The Anuak Thom and Mbira Description

Anuak Thom and Vocal solo. The Anuak thom is the one dominant cordophone in use among the Anuaks, though it seems to be falling into disuse. These five or six stringed instruments has its strings stretched over a stylized animal carving for a bridge and over a skin-resonating box. For the most part, the performer sings in unison with the strings which he plays with both hands. The performer plays with total contentment and total control and naturalness. He does have a unique way of holding the instrument while sitting, placing one arm beneath his leg. At times, the performer elaborates with various patterns where phrases end. He also plays in harmony on the instrument by itself.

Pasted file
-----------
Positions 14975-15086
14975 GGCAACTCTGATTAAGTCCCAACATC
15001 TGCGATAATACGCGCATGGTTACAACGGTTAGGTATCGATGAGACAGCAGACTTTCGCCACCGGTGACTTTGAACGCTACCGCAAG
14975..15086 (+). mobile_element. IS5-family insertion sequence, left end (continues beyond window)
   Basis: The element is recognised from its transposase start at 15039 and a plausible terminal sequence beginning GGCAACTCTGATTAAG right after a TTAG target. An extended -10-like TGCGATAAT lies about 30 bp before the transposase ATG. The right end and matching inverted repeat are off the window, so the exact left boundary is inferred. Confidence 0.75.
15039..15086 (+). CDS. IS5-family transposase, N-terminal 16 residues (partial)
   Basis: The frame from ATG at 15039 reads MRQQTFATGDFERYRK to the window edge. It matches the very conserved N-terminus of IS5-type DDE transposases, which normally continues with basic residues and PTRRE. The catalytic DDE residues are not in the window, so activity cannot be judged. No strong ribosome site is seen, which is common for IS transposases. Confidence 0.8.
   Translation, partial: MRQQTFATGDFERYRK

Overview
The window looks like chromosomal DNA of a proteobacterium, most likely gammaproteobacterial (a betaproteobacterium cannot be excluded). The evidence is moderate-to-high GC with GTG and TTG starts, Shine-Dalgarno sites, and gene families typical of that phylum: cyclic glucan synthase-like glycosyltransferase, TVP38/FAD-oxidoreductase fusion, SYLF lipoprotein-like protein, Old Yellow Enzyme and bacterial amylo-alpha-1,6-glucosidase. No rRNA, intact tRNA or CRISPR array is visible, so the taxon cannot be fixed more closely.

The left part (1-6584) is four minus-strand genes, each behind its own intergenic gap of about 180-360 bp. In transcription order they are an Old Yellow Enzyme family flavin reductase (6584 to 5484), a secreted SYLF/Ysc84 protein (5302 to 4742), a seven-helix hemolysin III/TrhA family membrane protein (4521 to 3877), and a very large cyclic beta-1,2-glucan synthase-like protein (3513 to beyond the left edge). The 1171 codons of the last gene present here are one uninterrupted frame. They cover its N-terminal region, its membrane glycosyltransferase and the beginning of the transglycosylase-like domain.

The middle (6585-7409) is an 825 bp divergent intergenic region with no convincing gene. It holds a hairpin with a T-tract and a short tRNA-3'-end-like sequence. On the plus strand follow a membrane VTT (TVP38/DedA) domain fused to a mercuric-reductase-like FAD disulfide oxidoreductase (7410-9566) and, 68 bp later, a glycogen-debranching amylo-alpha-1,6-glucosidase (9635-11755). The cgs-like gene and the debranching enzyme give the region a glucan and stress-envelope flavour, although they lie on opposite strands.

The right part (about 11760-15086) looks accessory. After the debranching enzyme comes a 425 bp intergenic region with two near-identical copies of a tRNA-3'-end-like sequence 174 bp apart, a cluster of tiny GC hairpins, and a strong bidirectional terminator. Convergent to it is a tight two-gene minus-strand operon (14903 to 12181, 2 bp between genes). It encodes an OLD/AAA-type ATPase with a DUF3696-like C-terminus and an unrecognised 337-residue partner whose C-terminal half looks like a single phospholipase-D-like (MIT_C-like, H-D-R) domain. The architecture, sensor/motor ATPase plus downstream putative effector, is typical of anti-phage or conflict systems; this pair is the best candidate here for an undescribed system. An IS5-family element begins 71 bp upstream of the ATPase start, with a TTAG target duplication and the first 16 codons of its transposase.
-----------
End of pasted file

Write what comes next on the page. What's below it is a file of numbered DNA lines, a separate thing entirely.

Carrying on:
Mbira (thumb piano) Also called Thom by the Anuak. The instrument called the thom by the Anuak is commonly called the sansa, mbira, or thumb piano by writers about African music. A thom is a small wooden box comfortably held in the hands of the player. Ten, eleven, or twelve wire bars made of umbrellas stays extend over a bridge and are held in place by a metal clamp. At the base of the bars are metal strips wound loosely around the bars. They are thin windings from a tin can and cause rattling and buzzing sounds when the bar is plucked. Progress is threatening the survival of the thom. Umbrellas are now being manufactured with plastic stays which lack the resonance of the metal ones. The thom is played with the thumbs of both hands. The player will at times close a hole in the bottom of the instrument to slightly change the tonal quality. A performer will change the intervals used for a song by adjusting the bars, sliding them over the bridge and through the clamp, effectively shortening the vibrating members.